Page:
Andrew Ogden-Swift reviews the pressing challenges in Process Automation
Over the last 40 years, there has been continual growth in the use of digital technologies in process manufacturing. This has ranged from increasingly reliable and low-cost sensors, digital field networks, control and shutdown systems, process historians, model-based optimising controllers, and manufacturing information systems, to enterprise resource planning systems. These technologies have enabled higher process performance, reduced operating risk and improved staff productivity.
Improvements in these technologies continue:
In the broader world, there are trends that will impact the process industries and enable further performance improvements and help mitigate loss of expertise. They will also contribute to improved sustainability of these industries. This article focuses on digital technologies. Many of these will be addressed in Advances in in Process Automation and Control 2019 in November in Manchester, UK. The following is a high-level view of these.
The trends in digital computing and mobile technologies now mean there are huge amounts of information about people and their behaviours, appliances and equipment, and the environment. Increasingly, companies are analysing these data to help make better decisions, faster. We are all familiar with internet-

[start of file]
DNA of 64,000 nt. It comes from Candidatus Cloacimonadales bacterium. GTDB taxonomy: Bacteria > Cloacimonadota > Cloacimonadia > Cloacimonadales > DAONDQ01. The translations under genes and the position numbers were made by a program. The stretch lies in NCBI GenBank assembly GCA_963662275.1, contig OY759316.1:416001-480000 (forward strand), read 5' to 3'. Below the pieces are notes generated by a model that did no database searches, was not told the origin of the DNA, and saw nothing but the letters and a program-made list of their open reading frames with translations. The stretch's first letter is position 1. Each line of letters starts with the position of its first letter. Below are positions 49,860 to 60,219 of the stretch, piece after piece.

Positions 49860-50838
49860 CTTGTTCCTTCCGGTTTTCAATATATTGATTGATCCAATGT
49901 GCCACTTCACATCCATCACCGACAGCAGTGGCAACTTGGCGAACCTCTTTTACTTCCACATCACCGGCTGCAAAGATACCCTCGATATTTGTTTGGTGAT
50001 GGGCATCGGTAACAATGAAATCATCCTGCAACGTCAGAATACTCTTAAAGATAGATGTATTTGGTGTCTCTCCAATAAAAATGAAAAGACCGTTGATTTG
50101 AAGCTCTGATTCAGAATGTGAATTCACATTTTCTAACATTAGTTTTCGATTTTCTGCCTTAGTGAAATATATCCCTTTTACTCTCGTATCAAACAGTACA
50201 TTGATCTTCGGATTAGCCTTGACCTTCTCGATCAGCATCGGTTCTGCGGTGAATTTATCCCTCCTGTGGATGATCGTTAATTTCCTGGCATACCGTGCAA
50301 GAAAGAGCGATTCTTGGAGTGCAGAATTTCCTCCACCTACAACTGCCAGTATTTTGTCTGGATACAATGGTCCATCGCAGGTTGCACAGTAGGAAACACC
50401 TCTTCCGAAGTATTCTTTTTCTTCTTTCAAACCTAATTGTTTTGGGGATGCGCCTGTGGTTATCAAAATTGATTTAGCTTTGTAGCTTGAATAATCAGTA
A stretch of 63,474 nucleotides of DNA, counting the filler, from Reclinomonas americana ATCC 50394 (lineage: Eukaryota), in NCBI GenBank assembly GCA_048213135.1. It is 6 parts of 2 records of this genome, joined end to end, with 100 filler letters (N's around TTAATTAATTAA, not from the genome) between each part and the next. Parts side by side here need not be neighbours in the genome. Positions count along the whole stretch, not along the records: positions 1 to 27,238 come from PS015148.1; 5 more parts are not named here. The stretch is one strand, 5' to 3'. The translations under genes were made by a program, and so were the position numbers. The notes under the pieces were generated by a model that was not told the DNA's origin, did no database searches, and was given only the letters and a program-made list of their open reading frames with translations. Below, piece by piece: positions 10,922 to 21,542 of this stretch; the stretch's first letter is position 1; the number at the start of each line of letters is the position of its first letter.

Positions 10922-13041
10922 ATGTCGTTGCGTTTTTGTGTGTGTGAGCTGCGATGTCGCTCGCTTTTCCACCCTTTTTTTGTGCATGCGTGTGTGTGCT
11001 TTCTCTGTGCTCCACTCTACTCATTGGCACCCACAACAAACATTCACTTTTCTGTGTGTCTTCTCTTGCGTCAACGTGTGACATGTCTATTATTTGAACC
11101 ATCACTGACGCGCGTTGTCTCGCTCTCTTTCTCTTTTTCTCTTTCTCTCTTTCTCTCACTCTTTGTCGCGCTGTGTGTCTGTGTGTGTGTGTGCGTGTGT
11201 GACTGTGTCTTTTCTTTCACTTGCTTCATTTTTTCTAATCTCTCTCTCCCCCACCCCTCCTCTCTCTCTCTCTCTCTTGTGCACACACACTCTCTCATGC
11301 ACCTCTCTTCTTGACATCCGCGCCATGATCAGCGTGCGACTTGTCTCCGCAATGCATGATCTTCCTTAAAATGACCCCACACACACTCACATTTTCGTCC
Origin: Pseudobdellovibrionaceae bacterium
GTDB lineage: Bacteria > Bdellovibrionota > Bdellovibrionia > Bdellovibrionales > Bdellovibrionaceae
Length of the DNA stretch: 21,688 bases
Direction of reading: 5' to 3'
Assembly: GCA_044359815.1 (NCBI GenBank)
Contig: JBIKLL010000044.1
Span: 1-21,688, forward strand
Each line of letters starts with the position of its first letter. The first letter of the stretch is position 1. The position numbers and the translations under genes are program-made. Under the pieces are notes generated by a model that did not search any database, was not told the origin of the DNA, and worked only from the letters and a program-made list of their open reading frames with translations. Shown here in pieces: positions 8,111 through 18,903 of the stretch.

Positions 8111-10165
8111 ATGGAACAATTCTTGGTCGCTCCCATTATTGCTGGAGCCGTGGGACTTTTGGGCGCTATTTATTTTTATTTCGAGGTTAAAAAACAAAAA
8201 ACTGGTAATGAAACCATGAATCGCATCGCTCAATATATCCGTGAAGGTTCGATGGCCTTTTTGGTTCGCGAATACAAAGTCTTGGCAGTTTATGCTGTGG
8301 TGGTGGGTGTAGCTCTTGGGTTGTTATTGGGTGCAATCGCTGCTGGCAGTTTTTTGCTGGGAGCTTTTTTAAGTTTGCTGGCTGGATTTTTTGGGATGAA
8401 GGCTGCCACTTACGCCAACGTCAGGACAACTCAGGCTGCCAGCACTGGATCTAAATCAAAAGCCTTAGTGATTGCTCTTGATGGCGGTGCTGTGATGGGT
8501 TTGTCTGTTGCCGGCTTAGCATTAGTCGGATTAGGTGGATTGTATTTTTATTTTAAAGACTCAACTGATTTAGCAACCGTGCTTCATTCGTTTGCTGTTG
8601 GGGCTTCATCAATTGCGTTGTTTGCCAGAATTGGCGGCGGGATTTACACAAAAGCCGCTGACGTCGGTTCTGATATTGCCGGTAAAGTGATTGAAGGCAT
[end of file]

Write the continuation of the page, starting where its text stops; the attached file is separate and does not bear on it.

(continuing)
based systems recommending other purchases based on the items we have selected, or adverts presented to us based on entries made.
Similar opportunities exist in manufacturing with some challenges that are specific:
1. To be successful, subject matter experts need to use modern analytical tools. Subject matter experts such as engineers, managers and operators seldom have a strong background in statistics, machine learning and AI. Similarly, data scientists seldom have good understanding of process manufacturing. Tools are needed that enable subject matter experts to perform analyses and yet collaborate with data scientists on the more complex problems.
2. Data is stored in disparate systems. There are usually data quality issues including missing data, different sampling rates and temporal misalignment, signal and process noise, measurement uncertainty and the relationship with business risk. Tools need to make it easy to access, align and cleanse data.
3. Process analysis needs to make it easy to answer common questions but in ways that make sense by, for example, allowing for grades, operating modes, and feedstocks.
4. Analysis needs to allow fast results to be achieved, effective collaboration, issues to be communicated quickly and improvements to be driven rapidly.
Increasingly, tools are becoming available that meet these needs and enable engineers and managers to analyse performance without the grind of trying to use spreadsheets or become data science experts.
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